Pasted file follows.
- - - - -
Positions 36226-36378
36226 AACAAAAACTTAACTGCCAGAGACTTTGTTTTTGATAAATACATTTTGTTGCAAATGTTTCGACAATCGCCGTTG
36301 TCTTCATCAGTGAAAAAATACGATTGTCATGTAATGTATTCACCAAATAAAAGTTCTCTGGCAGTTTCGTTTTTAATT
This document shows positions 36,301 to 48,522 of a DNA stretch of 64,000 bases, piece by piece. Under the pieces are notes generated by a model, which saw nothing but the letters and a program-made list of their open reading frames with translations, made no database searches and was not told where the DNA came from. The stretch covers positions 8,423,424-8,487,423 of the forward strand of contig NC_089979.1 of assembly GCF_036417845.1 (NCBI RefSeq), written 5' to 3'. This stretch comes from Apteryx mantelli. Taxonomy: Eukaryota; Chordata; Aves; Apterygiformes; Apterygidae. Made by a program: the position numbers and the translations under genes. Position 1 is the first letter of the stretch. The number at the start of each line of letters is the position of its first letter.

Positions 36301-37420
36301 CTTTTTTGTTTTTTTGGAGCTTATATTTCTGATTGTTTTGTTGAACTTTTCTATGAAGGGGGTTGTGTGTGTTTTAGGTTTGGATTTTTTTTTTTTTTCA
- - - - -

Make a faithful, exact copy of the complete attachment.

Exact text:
Positions 36226-36378
36226 AACAAAAACTTAACTGCCAGAGACTTTGTTTTTGATAAATACATTTTGTTGCAAATGTTTCGACAATCGCCGTTG
36301 TCTTCATCAGTGAAAAAATACGATTGTCATGTAATGTATTCACCAAATAAAAGTTCTCTGGCAGTTTCGTTTTTAATT
This document shows positions 36,301 to 48,522 of a DNA stretch of 64,000 bases, piece by piece. Under the pieces are notes generated by a model, which saw nothing but the letters and a program-made list of their open reading frames with translations, made no database searches and was not told where the DNA came from. The stretch covers positions 8,423,424-8,487,423 of the forward strand of contig NC_089979.1 of assembly GCF_036417845.1 (NCBI RefSeq), written 5' to 3'. This stretch comes from Apteryx mantelli. Taxonomy: Eukaryota; Chordata; Aves; Apterygiformes; Apterygidae. Made by a program: the position numbers and the translations under genes. Position 1 is the first letter of the stretch. The number at the start of each line of letters is the position of its first letter.

Positions 36301-37420
36301 CTTTTTTGTTTTTTTGGAGCTTATATTTCTGATTGTTTTGTTGAACTTTTCTATGAAGGGGGTTGTGTGTGTTTTAGGTTTGGATTTTTTTTTTTTTTCA